How does the eye transfer light energy into a neural message? What is the blind spot in the eye and how does it impact the transference of light energy?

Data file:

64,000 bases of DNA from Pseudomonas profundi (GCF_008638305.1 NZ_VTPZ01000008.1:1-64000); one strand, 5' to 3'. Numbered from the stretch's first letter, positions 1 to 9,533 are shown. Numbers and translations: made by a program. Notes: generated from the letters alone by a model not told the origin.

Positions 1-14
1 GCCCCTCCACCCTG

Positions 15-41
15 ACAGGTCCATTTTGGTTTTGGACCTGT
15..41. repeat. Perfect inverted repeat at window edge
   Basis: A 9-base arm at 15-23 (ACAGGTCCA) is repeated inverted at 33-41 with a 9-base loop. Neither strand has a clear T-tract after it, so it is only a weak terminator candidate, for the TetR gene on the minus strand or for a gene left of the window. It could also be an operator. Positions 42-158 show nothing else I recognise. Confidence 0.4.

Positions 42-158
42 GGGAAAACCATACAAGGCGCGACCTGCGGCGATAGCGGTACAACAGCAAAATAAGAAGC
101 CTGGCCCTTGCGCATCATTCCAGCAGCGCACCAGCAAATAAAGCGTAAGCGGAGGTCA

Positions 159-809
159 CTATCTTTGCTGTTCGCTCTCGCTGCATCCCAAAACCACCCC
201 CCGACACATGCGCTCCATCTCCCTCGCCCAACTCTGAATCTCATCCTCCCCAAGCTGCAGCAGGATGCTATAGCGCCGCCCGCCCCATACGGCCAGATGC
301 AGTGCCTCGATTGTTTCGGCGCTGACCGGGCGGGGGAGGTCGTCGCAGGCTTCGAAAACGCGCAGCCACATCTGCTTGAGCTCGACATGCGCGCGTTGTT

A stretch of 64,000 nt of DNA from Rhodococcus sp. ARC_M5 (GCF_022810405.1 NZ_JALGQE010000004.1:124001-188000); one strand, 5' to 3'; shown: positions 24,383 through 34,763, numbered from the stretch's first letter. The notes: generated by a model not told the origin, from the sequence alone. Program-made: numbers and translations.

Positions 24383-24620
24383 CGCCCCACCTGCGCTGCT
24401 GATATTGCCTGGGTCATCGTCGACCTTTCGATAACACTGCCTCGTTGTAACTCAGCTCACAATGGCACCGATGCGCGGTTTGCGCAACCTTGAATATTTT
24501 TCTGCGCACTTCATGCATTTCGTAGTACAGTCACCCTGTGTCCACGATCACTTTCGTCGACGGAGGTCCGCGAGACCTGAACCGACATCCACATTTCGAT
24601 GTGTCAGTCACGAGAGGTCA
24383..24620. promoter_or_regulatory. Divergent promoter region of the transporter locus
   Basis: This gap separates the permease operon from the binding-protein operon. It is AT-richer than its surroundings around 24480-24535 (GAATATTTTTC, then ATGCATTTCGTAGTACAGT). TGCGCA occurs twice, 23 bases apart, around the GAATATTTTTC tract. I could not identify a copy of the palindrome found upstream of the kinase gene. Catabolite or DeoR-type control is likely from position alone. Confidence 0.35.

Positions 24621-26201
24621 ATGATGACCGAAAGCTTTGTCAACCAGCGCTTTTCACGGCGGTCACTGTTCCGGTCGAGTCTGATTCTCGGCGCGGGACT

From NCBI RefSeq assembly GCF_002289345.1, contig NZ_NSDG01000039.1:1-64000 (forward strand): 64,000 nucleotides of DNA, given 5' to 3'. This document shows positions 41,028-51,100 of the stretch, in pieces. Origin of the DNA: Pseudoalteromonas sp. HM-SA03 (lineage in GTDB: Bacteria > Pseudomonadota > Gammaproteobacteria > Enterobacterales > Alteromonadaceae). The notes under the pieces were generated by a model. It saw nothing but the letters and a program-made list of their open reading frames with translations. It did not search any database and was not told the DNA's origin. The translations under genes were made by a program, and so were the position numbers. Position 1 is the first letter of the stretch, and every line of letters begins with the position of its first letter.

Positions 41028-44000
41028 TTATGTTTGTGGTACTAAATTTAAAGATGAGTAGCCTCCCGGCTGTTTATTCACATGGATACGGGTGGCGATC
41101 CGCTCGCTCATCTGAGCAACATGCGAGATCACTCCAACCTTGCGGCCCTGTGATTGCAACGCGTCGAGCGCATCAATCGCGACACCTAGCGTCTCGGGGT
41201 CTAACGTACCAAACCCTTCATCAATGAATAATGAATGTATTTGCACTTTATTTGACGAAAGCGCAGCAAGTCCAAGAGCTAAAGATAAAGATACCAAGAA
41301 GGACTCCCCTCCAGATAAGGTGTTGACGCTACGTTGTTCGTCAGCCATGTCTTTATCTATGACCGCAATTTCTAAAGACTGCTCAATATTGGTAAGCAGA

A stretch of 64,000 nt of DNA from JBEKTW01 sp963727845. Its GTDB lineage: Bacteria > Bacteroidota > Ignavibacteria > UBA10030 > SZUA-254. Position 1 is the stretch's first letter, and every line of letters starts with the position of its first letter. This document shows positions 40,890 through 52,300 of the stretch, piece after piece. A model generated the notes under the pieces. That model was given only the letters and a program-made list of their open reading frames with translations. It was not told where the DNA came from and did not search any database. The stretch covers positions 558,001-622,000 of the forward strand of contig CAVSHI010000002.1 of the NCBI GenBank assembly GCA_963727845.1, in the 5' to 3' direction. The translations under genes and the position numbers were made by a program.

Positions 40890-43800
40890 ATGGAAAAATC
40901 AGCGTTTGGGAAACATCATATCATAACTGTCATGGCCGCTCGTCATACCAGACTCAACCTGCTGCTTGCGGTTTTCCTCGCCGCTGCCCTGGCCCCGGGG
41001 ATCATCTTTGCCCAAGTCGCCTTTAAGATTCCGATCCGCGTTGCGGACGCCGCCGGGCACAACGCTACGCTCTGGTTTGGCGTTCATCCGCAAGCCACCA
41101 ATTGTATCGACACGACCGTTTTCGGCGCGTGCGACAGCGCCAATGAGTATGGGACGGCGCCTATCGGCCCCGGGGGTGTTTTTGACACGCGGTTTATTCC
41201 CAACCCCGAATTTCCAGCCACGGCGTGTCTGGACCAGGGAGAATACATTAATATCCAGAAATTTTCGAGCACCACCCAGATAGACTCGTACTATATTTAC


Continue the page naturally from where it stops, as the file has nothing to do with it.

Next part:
Our eye site comes from these cells that specialized, we call these cones it is with these cones that we see color. Our cones are at the center of the retina. It is for this reason that we tend to see objects, and their colors better when they are directly in front of us. The cones in our eyes are then turned into receivers that are being tuned to a wavelengths, this is known as a spectrum. Once the lens is in a position to reflect light back via rods and cones. First light, will enter our eye, this light is focused by the lens portion, it is when the particles hit or strike our retina it is then processed by ganglion cells, bipolar cells and these are what travels through our optic nerves which lead to the brain, thalamus and the visual cortex. Our retina is definitely the most important part to our vision. Sort of like the brain of our optical system. Our optic nerve sends information to the thalamus, this is where the optic nerve hits the retina and is often called the blind spot, this part of the retina does not give us any visual information hence why it is called the blind spot; the fibers here in the optic nerve are what carries different signals and messages to both our eyes and brain. Since we do not have photoreceptors here, that is rods and cones within what is called the optic disk, a small portion of each eye, the visual field positioned is the optic disk and without it we cannot detect images, this is what makes pictures for us. There are both natural and artificial blind spots, when an object blocks the light from reaching its photoreceptors. In situations, extreme bright lights cause a temporary blindness or a short absence of seeing, natural blind spots are presented in only a set amount of creatures not including human.